Untitled by Shunryu Suzuki

Hell is not punishment,
it’s training.

Note: If you know the original in Japanese, please comment.

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Poem Without an End by Yehuda Amichai

Inside the brand-new museum
there’s an old synagogue.
Inside the synagogue
is me.
Inside me
my heart.
Inside my heart
a museum.
Inside the museum
a synagogue,
inside it
me,
inside me
my heart,
inside my heart
a museum
Note: Translated by Chana Bloch. If you have the original, please comment.

Here by Gagan Gill

Here:
in her bones
she hides herself
fleeing from her flesh

Here:
she collapses
with grief
escaping from herself

Here:
doubt
claws out
body and soul

Clutching at straws
she searches through
poetry —

this is the very stone
they will touch:

she the fish
and she the non-fish

Both will sink
here:
in this very place

Note: Translation into English by Lucy Rosenstein and the Poetry Translation Workshop at http://www.poetrytranslation.org/ Following is the original in Hindi.

here by Gagan Gill in the original Hindi language

Speaking Truth By Jesa MacBeth

It is possible to speak truth in anger.
When so done, people tend to hear the anger and not the truth.

It is possible to speak truth in arrogance.
When so done, people tend to hear the arrogance
and not the truth.

It is possible to speak truth in deceitful ways.
When so done, people tend to sense the deceit
and take the truth for more deceit.

It is possible to speak truth in loving kindness.
When so done, people tend to hear the love and the truth.

Or so it seems in my experience.

Mascara/Impermanence by Hal W. Lanse

Ecstasy of sadness
Bold yellow
Drooping daisies
Edges curling

There is bright color still
Only touches of brown
On the daisy-eyes
Mascara
Impermanence
Around the edges

A moment has passed
Fresh life
Young life

Old life
Tenuous beauty
Remains
Until all is mascara—

Wise up by Aimee Mann

It’s not
What you thought
When you first began it
You got
What you want
Now you can hardly stand it though,
By now you know
It’s not going to stop
It’s not going to stop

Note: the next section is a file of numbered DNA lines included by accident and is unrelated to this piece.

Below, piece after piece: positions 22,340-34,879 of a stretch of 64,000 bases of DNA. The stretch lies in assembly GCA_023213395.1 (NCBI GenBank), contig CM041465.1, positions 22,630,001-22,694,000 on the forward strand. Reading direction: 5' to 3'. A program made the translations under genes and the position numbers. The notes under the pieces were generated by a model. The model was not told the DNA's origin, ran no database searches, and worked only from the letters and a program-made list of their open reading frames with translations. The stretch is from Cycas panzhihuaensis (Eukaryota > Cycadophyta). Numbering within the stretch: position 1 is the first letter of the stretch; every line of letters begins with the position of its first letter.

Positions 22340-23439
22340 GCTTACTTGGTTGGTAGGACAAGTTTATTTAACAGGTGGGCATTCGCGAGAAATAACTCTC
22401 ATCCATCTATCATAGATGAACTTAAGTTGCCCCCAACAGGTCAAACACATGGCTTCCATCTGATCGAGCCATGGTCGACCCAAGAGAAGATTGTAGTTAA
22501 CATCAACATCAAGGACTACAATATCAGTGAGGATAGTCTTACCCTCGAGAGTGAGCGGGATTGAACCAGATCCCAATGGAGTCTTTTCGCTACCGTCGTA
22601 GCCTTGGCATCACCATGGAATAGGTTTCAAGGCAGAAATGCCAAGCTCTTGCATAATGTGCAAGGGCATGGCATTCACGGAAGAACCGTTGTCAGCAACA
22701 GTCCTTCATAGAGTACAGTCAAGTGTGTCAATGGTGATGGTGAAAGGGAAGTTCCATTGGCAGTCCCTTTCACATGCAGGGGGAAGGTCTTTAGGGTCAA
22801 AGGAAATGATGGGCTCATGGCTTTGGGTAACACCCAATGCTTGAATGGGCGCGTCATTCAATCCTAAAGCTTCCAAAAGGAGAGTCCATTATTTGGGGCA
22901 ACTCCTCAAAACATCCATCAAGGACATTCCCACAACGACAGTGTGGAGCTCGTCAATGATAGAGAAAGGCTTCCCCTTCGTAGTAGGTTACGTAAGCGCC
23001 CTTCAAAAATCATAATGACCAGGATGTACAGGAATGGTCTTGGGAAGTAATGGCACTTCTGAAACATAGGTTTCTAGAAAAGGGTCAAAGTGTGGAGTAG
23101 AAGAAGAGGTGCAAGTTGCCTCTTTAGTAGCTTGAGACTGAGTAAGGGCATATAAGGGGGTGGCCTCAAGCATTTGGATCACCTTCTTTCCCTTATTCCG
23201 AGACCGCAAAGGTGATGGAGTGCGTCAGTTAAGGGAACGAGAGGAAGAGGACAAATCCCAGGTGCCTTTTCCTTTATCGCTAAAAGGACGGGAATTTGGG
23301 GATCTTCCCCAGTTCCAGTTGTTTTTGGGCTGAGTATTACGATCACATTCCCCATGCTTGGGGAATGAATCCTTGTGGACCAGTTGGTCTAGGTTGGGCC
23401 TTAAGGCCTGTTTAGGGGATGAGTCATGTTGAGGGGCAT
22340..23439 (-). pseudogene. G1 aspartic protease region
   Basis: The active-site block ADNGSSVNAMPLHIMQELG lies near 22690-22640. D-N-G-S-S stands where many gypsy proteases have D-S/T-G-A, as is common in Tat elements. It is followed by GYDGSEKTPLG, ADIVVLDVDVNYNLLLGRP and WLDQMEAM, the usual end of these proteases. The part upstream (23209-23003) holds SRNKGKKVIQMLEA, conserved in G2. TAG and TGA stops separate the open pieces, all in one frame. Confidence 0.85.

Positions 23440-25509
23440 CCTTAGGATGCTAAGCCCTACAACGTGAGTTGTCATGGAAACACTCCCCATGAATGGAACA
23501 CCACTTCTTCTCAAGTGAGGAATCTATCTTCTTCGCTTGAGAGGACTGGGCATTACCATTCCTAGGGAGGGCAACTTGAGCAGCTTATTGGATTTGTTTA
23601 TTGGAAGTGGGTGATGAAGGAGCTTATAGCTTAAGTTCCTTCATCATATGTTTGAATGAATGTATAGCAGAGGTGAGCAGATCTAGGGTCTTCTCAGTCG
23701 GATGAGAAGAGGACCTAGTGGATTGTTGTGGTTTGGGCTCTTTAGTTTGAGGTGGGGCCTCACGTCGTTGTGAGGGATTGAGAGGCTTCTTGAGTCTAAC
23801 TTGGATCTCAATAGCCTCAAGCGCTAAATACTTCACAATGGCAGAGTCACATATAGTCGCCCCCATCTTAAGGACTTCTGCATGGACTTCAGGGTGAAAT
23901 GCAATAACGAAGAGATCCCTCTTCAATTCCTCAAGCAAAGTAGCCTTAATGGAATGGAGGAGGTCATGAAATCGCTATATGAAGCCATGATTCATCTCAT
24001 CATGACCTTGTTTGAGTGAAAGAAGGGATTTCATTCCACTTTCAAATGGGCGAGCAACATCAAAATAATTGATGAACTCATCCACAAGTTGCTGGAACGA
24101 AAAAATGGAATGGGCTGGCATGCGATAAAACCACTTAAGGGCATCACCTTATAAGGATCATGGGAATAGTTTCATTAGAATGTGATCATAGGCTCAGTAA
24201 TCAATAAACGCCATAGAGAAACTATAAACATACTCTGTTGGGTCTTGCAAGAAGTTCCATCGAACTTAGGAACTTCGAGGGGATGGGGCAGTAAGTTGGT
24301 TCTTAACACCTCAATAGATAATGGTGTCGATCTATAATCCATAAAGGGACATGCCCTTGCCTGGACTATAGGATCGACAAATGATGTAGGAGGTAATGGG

It’s not going to stop
‘Til you wise up

You’re sure
There’s a cure
And you have finally found it
You think
One drink
Will shrink you ’til you’re underground
And living down
But it’s not going to stop
It’s not going to stop
It’s not going to stop
‘Til you wise up

Prepare a list of what you need
Before you sign away the deed
‘Cause it’s not going to stop
It’s not going to stop
It’s not going to stop
‘Til you wise up
No, it’s not going to stop
‘Til you wise up
No, it’s not going to stop
So just… give up

Untitled by Ryokan

Though I think not
To think about it,
I do think about it
And shed tears
Thinking about it.

 

Note: If you have this original koan in Japanese and the name of the translator, please send me a note. Thanks.

A Fisherman by Ikkyu

Studying texts and stiff meditation can make you lose your Original Mind.
A solitary tune by a fisherman, though, can be an invaluable treasure.
Dusk rain on the river, the moon peeking in and out of the clouds;
Elegant beyond words, he chants his songs night after night.

Note: English translation by John Stevens. If you have the original version in Japanese, please comment.

Kindness by Naomi Shihab Nye

Before you know what kindness really is
you must lose things,
feel the future dissolve in a moment
like salt in a weakened broth.
What you held in your hand,
what you counted and carefully saved,
all this must go so you know
how desolate the landscape can be between the regions of kindness.

How you ride and ride
thinking the bus will never stop,
the passengers eating maize and chicken
will stare out the window forever.

Before you learn the tender gravity of kindness,
you must travel where the Indian in a white poncho
lies dead by the side of the road.
You must see how this could be you,
how he too was someone
who journeyed through the night with plans
and the simple breath that kept him alive.

Before you know kindness as the deepest thing inside,
you must know sorrow as the other deepest thing.
You must wake up with sorrow.
You must speak to it till your voice
catches the thread of all sorrows
and you see the size of the cloth.

Then it is only kindness that makes sense anymore,
only kindness that ties your shoes
and sends you out into the day
to mail letters and purchase bread,
only kindness that raises its head
from the crowd of the world to say
it is I you have been looking for,
and then goes with you every where
like a shadow or a friend.

Father Death Blues by Allen Ginsberg

O Children Deaths go breathe your breaths
Sobbing breasts’ll ease your Deaths
Pain is gone, tears take the rest

Genius Death your art is done
Lover Death your body’s gone
Father Death I’m coming home

Guru Death your words are true
Teacher Death I do thank you
For inspiring me to sing this Blues

Buddha Death, I wake with you
Dharma Death, your mind is new
Sangha Death, we’ll work it through

Suffering is what was born
Ignorance made me forlorn
Tearful truths I cannot scorn

Father Breath once more farewell
Birth you gave was no thing ill
My heart is still, as time will tell.

“Summer grasses” by Basho

Note: Translated by Sam Hamill.

Summer grasses:
all that remains of great soldiers’
imperial dreams

On the white poppy,
a butterfly’s torn wing
is a keepsake

The bee emerging
from deep within the peony
departs reluctantly